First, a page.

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'The Showtune Mosh Pit' for February 16th, 2011

The_Showtune_Mosh_Pit_for_February_16th_2011_20010101

THE LATEST IN UNAUTHORIZED GOSSIP AND BUZZ

FROM THE HEART OF CHICAGO'S SHOWTUNE VIDEO BARS,

AND MUSICAL THEATER NEWS FROM CHICAGO TO BROADWAY

by Paul W. Thompson

Overheard last weekend under the showtune

video screens at Sidetrack and The Call:

"Working" is here! Stephen Schwartz's new version of the 1978 Broadway musical (based on Chicago raconteur Studs Terkel's book of the same name) begins performances on Tuesday, February 15, 2011, and is scheduled to run at the Broadway Playhouse at Water Tower Place through May 8th. While the show has not officially opened to the press yet, advance word from those lucky enough to be invited to the show's last dress rehearsal on Sunday is very positive. And clearly, this production is one that New York investors will be invited to see, so that the show (though perhaps not this cast) can be seen in New York in the foreseeable future. With two new songs by Lin-Manuel Miranda ("In The Heights"), new orchestrations by Miranda/Schwartz associate Alex Lacamoire and a scene design by Broadway's Beowulf Borritt, Chicago is in for some work by top-notch professionals, including the local cast (six-time Jeff Award-winner E. Faye Butler, "Wicked"'s Barbara Robertson and Gene Weygandt, wunderkind Michael Mahler and newcomers Emjoy Gavino and Gabriel Ruiz). Direction is by Gordon Greenberg, and choreography is by Josh Rhodes, also New York talent. It's fascinating to know that Schwartz has chosen to devote his time and energy to this particular project in the wake of "Wicked"'s phenomenal success. We'll know soon enough if he was right to do so! And here is the production's phenomenal website: 

WORKING: A Musical Based on the Book by Studs Terkel 

Also on Sunday were the 53rd annual Grammy Awards in Los Angeles, where Julie Andrews won a competitive award and an honorary one, Barbra Streisand won a special award and sang on the telecast, and "Glee" and Justin Bieber didn't win. A recording of the "Requiem" by Giuseppe Verdi featuring the Chicago Symphony Chorus (members include yours truly and many, many other showtune-loving creatures--trust me) won two awards. And the award for Best Musical Show Album went to "American Idiot," featuring the original Broadway cast of the show, accompanied by the members of the band Green Day, upon whose albums the show is based. Not a surprise, in that the current Tony Award winner for Best Musical, "Memphis," was not even nominated, and that two recordings with scores by Stephen Sondheim may have split the vote for this 80-year-old Grammy favorite. What say you, Mosh Pit peeps? Is the Best Musical Grammy Award meaningless in the grand scheme of things? Many folks in New York think so. I think that we "west of the Hudson" types may think differently about recordings and other documentation of Broadway productions. Or am I wrong?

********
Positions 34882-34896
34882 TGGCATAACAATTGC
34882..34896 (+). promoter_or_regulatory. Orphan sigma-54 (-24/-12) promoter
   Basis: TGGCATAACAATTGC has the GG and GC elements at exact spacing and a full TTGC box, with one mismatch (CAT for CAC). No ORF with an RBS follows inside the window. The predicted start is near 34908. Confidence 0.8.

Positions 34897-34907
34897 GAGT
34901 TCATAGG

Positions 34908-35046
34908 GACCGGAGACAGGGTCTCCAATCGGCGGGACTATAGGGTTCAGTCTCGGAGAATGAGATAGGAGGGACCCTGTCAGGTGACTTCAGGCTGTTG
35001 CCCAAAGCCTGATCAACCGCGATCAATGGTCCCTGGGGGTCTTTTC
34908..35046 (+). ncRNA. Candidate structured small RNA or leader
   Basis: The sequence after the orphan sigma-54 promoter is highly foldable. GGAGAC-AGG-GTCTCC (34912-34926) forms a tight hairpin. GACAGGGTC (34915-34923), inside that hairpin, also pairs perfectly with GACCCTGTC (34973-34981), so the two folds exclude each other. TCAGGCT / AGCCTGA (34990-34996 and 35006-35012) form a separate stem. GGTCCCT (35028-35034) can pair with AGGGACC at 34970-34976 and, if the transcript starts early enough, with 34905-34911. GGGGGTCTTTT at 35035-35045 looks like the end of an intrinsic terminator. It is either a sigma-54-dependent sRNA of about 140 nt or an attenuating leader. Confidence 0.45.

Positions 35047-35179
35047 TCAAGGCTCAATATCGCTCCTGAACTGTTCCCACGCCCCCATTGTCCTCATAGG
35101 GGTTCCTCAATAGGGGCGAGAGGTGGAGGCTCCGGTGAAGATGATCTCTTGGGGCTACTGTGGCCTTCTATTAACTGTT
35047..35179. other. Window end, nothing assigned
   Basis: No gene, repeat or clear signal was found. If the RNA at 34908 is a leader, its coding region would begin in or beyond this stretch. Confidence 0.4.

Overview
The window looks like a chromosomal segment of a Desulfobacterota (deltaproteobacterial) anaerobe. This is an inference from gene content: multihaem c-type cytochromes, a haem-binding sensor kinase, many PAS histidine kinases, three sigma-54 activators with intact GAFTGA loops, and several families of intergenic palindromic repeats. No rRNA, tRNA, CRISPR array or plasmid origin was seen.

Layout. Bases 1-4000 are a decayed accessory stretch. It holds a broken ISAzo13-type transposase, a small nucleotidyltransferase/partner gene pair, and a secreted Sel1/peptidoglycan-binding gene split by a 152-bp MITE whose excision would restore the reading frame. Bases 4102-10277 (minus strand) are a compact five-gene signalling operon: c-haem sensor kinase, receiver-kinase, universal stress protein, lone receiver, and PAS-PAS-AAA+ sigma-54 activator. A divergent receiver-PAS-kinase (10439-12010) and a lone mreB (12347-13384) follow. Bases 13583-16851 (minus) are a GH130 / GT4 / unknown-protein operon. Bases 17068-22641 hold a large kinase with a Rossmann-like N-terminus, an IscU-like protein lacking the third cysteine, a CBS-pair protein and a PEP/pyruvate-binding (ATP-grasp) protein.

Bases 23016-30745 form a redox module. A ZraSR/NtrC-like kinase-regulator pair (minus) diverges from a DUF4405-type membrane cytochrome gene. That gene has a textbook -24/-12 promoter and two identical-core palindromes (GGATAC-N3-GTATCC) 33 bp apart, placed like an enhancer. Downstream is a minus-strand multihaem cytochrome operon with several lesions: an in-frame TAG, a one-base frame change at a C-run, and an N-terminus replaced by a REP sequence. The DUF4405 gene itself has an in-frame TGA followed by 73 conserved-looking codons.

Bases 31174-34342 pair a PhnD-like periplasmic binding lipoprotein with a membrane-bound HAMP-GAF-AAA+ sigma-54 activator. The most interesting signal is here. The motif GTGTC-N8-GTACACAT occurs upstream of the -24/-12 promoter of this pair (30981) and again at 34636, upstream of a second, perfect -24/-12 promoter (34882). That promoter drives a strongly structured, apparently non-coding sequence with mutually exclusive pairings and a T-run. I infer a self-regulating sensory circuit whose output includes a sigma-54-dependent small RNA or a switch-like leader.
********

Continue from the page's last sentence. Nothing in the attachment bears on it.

GRAMMY.com | The Official Site of Music's Biggest Night 

The night before the Grammys, television took center stage for many folks once more, in that the special concert honoring the 25th anniversary of "Les Miserables" (taped in London's O2 Arena last fall) was broadcast on WTTW, Channel 11. Most folks seem to be debating the relative merits of Nick Jonas in the role of the reluctant student revolutionary, Marius. Lea Salonga as Fantine, Alfie Boe as Valjean and Norm Lewis as Javert also made a stir. As big events go, this one looms pretty big. 

Les Misérables in Concert | The 25th Anniversary - The Official Website 

Speaking of TV, we found out last week that Megan Hilty (best known for her role as Doralee in the stage musical "9 To 5") has been cast as one of the leads in the new Steven Spielberg NBC series "Smash," about folks working to put on a Broadway musical about Marilyn Monroe. Debra Messing ("Will And Grace") will also star in the show's pilot episode, as the show's lyricist. Marc Shaiman and Scott Wittman ("Hairspray" and the upcoming "Catch Me If You Can") will write the songs for the show, and Craig Zadan and Neil Meron ("Chicago") are also among the producers.  Now, it doesn't take a detective to figure out that without "Glee," and possibly the "High School Musical" franchise, that a show like this would never have seen the light of day. But two questions remain: Will it be good, and will the Showtune Mosh Pit go crazy for it! Both are certainly likely. 

NBC Musical Pilot "Smash" - Playbill.com 

Speaking of "Glee," the well-heeled among us can enjoy a local live performance by star Matthew Morrison soon. May 21st, to be exact. For that's the date that the "Hairspray," "The Light In The Piazza" and "South Pacific" alumnus will entertain at the annual black-tie gala for the Goodman Theatre's educational and community engagement programs. That's the good news. The bad news is the $500 cost of each ticket. Wow. 

The Goodman Theatre's Special Events 

But, never fear. Cheaper entertainment is in the air as well. Just last week, our leading cabaret room, Davenport's, featured Chicago native and Broadway star Karen Mason in a series of concerts, priced at $35 with a two-drink minimum. Mason (who famously "stood by" for star Glenn Close in "Sunset Boulevard") will star as the Queen of Hearts in the new musical "Wonderland," opening at the Marquis Theatre on Broadway this spring, and she included one of her songs from that Frank Wildhorn show in her Davenport's set (I was told that it was the best part of the evening!). One of the upcoming shows at Davenport's is called "Gleetastic: A Glee Tribute Show." No lie. It's this coming Sunday evening, $12 with a two-drink minimum, directed by GillIan Kelly